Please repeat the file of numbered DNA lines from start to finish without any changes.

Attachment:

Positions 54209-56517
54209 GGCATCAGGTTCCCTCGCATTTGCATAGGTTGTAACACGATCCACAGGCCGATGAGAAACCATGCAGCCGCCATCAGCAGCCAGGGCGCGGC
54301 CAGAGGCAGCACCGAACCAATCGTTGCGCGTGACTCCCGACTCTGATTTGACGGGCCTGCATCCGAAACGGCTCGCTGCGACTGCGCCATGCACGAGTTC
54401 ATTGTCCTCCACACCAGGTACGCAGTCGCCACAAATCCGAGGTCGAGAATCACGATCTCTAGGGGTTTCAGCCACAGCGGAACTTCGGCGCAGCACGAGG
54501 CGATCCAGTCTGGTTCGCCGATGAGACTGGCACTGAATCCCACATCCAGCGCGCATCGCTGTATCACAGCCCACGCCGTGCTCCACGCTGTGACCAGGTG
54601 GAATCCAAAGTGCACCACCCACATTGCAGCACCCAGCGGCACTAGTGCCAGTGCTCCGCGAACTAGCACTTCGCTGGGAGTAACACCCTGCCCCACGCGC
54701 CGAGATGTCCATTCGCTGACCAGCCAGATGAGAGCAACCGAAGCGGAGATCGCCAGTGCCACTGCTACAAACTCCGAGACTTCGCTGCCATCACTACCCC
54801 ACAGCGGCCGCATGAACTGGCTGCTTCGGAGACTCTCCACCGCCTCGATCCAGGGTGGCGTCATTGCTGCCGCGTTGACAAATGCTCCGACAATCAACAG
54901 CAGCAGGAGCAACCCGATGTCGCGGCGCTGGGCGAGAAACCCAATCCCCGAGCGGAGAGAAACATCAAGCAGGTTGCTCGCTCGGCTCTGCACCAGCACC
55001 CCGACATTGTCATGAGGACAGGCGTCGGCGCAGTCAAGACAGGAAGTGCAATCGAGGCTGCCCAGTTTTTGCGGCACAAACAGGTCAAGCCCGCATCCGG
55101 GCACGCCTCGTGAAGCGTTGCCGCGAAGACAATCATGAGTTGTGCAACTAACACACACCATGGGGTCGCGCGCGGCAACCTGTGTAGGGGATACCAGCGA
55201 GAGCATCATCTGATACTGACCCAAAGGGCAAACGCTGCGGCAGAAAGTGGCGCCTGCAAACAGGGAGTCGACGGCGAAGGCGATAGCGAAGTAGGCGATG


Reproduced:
Positions 54209-56517
54209 GGCATCAGGTTCCCTCGCATTTGCATAGGTTGTAACACGATCCACAGGCCGATGAGAAACCATGCAGCCGCCATCAGCAGCCAGGGCGCGGC
54301 CAGAGGCAGCACCGAACCAATCGTTGCGCGTGACTCCCGACTCTGATTTGACGGGCCTGCATCCGAAACGGCTCGCTGCGACTGCGCCATGCACGAGTTC
54401 ATTGTCCTCCACACCAGGTACGCAGTCGCCACAAATCCGAGGTCGAGAATCACGATCTCTAGGGGTTTCAGCCACAGCGGAACTTCGGCGCAGCACGAGG
54501 CGATCCAGTCTGGTTCGCCGATGAGACTGGCACTGAATCCCACATCCAGCGCGCATCGCTGTATCACAGCCCACGCCGTGCTCCACGCTGTGACCAGGTG
54601 GAATCCAAAGTGCACCACCCACATTGCAGCACCCAGCGGCACTAGTGCCAGTGCTCCGCGAACTAGCACTTCGCTGGGAGTAACACCCTGCCCCACGCGC
54701 CGAGATGTCCATTCGCTGACCAGCCAGATGAGAGCAACCGAAGCGGAGATCGCCAGTGCCACTGCTACAAACTCCGAGACTTCGCTGCCATCACTACCCC
54801 ACAGCGGCCGCATGAACTGGCTGCTTCGGAGACTCTCCACCGCCTCGATCCAGGGTGGCGTCATTGCTGCCGCGTTGACAAATGCTCCGACAATCAACAG
54901 CAGCAGGAGCAACCCGATGTCGCGGCGCTGGGCGAGAAACCCAATCCCCGAGCGGAGAGAAACATCAAGCAGGTTGCTCGCTCGGCTCTGCACCAGCACC
55001 CCGACATTGTCATGAGGACAGGCGTCGGCGCAGTCAAGACAGGAAGTGCAATCGAGGCTGCCCAGTTTTTGCGGCACAAACAGGTCAAGCCCGCATCCGG
55101 GCACGCCTCGTGAAGCGTTGCCGCGAAGACAATCATGAGTTGTGCAACTAACACACACCATGGGGTCGCGCGCGGCAACCTGTGTAGGGGATACCAGCGA
55201 GAGCATCATCTGATACTGACCCAAAGGGCAAACGCTGCGGCAGAAAGTGGCGCCTGCAAACAGGGAGTCGACGGCGAAGGCGATAGCGAAGTAGGCGATG